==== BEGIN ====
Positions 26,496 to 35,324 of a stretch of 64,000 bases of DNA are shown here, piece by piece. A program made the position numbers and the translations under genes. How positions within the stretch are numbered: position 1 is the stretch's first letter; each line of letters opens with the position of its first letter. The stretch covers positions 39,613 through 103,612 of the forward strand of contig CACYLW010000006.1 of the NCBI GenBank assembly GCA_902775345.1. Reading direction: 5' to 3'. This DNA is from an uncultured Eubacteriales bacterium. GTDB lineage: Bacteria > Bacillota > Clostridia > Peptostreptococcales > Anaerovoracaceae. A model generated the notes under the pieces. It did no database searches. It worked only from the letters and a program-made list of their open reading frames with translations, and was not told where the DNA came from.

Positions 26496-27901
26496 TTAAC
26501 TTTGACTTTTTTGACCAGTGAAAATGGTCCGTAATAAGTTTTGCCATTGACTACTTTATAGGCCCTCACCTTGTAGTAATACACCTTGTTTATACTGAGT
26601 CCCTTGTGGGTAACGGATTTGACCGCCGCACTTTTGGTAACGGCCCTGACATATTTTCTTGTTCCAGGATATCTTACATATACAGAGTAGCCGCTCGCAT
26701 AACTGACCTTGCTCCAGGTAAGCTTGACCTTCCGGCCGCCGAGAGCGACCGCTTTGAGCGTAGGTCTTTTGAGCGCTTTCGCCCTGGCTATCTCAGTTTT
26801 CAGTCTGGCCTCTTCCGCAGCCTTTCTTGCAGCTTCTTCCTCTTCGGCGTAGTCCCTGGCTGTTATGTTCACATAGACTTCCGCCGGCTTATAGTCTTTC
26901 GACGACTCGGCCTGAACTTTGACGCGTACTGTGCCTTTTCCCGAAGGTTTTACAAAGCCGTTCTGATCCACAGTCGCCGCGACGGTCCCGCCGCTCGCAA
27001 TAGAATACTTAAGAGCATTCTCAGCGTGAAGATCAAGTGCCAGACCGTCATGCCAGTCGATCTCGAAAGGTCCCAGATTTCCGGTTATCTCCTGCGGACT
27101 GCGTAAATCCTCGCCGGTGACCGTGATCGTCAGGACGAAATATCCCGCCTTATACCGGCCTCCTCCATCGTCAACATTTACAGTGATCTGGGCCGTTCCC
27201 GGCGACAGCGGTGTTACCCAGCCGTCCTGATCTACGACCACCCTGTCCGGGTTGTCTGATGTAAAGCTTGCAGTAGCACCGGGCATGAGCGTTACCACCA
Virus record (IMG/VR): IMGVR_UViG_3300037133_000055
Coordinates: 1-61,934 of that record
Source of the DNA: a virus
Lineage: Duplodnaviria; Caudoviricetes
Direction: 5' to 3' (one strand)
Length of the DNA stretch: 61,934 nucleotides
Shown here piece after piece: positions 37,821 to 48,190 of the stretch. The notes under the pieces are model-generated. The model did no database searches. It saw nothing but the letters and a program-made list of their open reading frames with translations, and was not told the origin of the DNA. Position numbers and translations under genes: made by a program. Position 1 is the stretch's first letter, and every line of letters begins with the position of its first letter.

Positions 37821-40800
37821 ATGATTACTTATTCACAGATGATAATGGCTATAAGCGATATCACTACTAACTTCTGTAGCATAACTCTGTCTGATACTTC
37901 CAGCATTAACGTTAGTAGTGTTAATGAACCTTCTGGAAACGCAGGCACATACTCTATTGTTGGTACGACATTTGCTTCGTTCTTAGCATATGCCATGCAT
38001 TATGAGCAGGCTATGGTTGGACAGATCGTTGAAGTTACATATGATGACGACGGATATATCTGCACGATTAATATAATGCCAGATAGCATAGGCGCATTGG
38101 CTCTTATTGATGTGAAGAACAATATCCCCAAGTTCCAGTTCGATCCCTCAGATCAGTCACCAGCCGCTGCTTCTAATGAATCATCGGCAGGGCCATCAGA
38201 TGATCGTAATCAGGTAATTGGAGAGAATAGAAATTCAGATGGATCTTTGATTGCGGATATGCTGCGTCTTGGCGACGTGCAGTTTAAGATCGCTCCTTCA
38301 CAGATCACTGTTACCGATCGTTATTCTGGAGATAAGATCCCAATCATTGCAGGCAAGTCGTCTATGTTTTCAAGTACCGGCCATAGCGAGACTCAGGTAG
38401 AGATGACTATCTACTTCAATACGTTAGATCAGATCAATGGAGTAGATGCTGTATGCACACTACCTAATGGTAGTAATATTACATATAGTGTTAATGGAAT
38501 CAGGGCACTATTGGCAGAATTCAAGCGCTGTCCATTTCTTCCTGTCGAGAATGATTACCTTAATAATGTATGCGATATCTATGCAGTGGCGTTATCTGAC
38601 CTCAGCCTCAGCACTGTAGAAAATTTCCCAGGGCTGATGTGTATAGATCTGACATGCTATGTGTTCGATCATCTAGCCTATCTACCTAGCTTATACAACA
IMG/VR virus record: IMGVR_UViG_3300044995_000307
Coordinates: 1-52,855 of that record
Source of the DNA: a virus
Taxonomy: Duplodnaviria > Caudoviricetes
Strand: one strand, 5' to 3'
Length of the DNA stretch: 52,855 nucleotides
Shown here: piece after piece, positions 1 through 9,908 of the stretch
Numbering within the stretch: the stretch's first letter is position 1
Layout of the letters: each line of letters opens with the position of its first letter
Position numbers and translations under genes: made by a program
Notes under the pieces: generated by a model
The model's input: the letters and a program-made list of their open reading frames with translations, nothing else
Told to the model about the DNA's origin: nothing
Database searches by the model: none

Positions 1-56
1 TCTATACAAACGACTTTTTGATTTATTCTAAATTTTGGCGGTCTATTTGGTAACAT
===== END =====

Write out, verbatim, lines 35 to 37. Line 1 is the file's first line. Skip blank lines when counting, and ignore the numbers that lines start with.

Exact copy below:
Shown here: piece after piece, positions 1 through 9,908 of the stretch
Numbering within the stretch: the stretch's first letter is position 1
Layout of the letters: each line of letters opens with the position of its first letter